What's the truth about the protein cult? Dr. Paulina Wasserfurth-Grzybowska from the Assistant Professorship of Exercise, Nutrition and Health on the BR-Abendschau

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Numerous fitness influencers have been preaching a protein-containing diet for a long time. Nevertheless, the hype surrounding the food industry's products, which are particularly fixated on protein, is controversial. In the BR-Abendschau on April 12, Dr. Paulina Wasserfurth-Grzybowska from the Assistant Professorship of Exercise, Nutrition and Health took a stand on the biggest star in terms of nutrition, the protein.

Dr. Paulina Wasserfurth-Grzybowska as an expert on the BR-Abendschau
Various products with the indication of much contained protein

Nothing works in our body without protein

In the meantime, you can find them not only in the supermarket, even at the bakery next door, the food enriched with extra protein can be found on the shelves. A higher protein intake is known to help build muscle. More muscle mass automatically results in a higher basal energy metabolism and supports weight reduction, for example. But how important is protein for us, really? "Only sport is not enough," says the nutrition expert from the Technical University of Munich. This is because sporting stimuli set two processes in motion at the same time, muscle building but also muscle breakdown. According to Dr. Wasserfurth-Grzybowska, the administration of protein is actually helpful in promoting the anabolic processes and thus promoting muscle growth. And not only that; protein, which is made up of amino acids, also has a significant impact on the immune and hormonal systems. How much protein one should consume, however, then depends on one's body weight. The German Nutrition Society recommends at least 0.8 grams of protein per kilogram of body weight per day. A person weighing 65 kilograms should therefore integrate about 20 grams of protein three times a day into meals to promote muscle supply.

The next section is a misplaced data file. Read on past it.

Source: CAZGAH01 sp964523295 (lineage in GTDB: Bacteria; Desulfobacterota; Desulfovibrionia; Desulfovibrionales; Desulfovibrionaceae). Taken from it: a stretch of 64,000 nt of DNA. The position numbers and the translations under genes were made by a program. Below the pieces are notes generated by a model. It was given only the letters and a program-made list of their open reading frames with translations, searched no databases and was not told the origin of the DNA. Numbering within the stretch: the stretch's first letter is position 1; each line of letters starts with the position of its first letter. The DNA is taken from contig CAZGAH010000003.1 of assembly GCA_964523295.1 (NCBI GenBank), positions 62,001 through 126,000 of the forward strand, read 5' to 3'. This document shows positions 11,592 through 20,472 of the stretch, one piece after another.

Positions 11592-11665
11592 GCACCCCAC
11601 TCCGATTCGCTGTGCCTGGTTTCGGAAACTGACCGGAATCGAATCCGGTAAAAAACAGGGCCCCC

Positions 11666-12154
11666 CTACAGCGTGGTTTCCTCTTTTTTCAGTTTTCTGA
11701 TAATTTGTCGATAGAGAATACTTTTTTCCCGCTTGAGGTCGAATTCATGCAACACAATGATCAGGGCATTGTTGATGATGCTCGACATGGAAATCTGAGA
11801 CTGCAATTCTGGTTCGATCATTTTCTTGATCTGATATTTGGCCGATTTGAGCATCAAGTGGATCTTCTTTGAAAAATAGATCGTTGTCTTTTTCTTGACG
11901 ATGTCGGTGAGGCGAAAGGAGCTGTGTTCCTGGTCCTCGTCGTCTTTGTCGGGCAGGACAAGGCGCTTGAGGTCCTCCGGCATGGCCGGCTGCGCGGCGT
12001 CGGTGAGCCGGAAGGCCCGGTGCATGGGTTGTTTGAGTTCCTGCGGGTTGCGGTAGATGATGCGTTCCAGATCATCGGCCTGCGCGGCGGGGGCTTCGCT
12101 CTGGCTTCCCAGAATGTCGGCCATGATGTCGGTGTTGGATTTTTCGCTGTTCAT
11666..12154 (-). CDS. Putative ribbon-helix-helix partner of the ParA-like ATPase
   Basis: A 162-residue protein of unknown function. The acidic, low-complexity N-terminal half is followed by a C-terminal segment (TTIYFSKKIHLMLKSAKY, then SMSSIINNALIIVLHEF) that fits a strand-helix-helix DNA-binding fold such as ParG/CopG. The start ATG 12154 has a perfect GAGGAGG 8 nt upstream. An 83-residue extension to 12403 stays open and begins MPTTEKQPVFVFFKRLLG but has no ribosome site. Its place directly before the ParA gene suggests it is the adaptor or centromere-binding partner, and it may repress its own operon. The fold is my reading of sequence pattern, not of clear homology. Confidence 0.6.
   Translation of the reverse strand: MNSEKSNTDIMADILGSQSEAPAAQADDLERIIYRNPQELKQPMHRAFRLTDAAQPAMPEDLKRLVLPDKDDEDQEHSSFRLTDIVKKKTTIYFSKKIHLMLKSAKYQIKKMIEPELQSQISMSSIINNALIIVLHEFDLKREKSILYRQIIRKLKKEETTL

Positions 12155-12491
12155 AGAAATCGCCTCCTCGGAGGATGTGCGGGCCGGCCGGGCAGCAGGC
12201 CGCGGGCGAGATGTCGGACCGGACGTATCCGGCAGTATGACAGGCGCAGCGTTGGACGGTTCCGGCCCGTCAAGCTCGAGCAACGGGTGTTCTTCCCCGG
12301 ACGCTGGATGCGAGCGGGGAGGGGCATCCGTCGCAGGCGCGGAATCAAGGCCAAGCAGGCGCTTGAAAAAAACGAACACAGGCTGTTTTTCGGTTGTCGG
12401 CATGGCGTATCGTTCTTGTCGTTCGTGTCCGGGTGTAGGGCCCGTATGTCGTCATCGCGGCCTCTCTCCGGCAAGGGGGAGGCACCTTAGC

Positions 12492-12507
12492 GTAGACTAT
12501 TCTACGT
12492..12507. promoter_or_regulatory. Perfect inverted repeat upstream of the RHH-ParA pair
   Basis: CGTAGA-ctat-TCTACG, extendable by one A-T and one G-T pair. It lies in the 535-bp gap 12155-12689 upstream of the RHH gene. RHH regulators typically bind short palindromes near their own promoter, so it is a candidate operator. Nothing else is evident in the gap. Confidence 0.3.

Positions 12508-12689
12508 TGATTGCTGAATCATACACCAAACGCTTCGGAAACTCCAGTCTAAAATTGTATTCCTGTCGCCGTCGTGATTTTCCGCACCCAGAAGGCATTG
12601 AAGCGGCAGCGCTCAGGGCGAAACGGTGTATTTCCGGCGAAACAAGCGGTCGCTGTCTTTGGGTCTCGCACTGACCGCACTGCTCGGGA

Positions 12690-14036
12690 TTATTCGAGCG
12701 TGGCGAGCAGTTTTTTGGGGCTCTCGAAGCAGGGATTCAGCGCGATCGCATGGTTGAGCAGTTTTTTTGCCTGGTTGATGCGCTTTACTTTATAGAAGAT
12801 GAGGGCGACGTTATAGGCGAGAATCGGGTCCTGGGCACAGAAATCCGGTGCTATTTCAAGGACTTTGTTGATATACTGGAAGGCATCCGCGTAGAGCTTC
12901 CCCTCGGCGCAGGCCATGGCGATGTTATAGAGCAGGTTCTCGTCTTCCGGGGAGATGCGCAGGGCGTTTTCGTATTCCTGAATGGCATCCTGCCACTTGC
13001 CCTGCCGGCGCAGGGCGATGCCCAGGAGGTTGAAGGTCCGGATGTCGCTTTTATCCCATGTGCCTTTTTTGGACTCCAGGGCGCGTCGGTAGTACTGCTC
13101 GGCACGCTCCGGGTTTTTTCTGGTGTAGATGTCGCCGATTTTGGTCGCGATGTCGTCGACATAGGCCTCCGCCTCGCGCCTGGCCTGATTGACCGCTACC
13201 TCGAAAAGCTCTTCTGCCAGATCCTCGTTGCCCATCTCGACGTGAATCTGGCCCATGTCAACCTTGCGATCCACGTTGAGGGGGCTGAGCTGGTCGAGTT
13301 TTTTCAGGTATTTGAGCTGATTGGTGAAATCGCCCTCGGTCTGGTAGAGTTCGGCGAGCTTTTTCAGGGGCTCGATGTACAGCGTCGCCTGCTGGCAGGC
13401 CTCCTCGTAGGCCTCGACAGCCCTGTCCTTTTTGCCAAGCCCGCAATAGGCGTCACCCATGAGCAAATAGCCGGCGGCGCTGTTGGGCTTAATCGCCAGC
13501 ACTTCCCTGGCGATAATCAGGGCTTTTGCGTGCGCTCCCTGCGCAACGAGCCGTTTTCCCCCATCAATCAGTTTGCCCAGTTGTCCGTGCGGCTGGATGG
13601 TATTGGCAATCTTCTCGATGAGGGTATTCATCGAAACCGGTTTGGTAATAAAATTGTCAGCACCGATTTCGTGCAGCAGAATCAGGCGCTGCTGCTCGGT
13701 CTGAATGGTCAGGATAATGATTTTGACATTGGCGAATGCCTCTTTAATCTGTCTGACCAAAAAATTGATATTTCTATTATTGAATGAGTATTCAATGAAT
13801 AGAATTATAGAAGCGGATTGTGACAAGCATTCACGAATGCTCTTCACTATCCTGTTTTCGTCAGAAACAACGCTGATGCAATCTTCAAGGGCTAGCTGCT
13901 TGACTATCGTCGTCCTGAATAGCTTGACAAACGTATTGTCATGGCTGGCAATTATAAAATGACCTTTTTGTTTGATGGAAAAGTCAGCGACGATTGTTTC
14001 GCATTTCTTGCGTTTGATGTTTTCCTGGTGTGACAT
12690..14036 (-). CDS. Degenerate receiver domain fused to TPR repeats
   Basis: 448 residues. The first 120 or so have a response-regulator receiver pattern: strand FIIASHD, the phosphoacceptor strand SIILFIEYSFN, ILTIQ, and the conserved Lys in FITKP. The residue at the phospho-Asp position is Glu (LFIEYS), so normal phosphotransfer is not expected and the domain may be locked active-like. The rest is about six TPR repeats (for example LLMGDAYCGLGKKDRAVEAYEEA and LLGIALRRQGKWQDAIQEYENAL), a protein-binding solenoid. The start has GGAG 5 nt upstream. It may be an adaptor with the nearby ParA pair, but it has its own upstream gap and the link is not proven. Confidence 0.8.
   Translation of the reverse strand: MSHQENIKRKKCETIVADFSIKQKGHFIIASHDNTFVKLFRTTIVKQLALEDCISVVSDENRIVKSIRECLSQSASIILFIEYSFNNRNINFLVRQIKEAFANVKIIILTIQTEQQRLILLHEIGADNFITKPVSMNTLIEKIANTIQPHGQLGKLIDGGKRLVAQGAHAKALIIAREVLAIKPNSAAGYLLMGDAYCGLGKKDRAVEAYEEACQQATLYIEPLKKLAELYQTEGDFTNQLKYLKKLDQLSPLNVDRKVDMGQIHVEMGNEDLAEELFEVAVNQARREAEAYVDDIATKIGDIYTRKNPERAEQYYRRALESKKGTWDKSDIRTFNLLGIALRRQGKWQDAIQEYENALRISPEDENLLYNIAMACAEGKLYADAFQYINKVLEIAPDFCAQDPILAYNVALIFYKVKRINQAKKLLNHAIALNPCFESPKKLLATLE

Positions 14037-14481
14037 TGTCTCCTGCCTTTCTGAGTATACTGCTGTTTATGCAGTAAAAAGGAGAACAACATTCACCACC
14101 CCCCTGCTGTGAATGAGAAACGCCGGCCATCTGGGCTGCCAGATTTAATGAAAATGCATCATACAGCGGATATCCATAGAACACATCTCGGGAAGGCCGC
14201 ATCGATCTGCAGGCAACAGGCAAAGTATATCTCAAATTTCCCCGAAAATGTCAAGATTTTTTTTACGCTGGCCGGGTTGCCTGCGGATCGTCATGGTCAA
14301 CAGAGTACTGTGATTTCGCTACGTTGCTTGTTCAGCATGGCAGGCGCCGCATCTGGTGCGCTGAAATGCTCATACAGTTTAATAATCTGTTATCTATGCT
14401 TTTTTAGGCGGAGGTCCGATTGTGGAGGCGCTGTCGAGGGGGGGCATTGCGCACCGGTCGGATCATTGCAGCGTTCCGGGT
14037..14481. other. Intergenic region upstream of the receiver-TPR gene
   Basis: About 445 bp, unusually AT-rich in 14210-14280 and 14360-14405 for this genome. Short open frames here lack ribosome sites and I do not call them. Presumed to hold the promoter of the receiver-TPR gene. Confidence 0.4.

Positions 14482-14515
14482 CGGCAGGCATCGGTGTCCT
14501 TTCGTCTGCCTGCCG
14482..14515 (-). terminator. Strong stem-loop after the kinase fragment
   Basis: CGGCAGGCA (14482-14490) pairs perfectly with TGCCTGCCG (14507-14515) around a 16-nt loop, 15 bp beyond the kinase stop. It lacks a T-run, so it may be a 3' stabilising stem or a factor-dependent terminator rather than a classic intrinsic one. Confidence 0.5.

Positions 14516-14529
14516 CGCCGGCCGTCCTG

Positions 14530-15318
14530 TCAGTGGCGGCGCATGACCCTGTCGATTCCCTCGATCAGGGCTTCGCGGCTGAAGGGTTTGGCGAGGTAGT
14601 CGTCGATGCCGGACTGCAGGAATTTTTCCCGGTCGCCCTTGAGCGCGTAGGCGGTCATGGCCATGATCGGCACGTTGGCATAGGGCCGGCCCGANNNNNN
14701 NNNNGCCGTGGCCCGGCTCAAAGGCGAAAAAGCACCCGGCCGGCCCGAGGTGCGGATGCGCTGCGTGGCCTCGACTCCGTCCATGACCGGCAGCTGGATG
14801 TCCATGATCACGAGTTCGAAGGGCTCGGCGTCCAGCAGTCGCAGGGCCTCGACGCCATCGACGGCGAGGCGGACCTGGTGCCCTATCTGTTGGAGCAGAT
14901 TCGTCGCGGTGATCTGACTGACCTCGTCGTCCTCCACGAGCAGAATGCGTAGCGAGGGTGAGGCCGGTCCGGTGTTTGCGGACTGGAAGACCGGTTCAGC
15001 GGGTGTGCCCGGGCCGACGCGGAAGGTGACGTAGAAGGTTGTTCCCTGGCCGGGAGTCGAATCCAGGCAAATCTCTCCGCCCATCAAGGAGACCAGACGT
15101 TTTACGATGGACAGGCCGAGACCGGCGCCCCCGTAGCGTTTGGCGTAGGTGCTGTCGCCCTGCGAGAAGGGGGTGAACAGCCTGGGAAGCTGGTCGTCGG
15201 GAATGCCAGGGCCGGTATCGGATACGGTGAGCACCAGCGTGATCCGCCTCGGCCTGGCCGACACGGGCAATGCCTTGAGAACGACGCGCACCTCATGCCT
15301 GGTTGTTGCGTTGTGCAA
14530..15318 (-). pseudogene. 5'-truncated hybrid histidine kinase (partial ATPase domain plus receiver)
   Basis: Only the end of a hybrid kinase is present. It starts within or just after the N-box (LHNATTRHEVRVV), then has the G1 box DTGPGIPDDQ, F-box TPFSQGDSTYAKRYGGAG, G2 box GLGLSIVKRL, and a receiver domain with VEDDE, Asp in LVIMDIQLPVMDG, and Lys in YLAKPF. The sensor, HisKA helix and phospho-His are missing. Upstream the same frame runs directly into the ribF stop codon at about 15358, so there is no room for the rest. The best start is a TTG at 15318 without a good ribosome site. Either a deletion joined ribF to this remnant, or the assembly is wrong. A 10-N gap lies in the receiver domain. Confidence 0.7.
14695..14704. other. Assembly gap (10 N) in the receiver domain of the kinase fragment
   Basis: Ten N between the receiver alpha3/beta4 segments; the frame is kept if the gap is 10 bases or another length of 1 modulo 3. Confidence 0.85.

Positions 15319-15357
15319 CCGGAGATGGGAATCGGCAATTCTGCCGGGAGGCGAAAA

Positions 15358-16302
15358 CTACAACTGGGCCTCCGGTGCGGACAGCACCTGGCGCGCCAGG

Misleading products

In the four-minute report, Bayerischer Rundfunk also highlights the pitfalls of products that are supposedly particularly high in protein. Here the expert stresses: "Where much protein stands on it, is not always much protein in it." In the article, she compares brand-name products and often finds identical nutritional values to cheaper products without any special reference to protein. Those who regularly eat foods such as turkey cold cuts, eggs and potatoes do not need to resort to special protein products. Athletes and particularly athletic people are excluded. Their recommended protein requirement is significantly higher and must cover not only muscle building but also regeneration processes. In that case, protein shakes are a legitimate means of ensuring protein intake as quickly as possible. 

 

To the television report in BR-Abendschau

To the homepage of the Assistant Professorship of Exercise, Nutrition and Health

 

Contact:

Dr. Paulina Wasserfurth-Grzybowska
Assistant Professorship of Exercise, Nutrition and Health
Georg-Brauchle-Ring 60/62
80992 Munich

e-mail: paulina.wasserfurth(at)tum.de

 

Text: Julie Hölterhoff
Photos: BR-Abendschau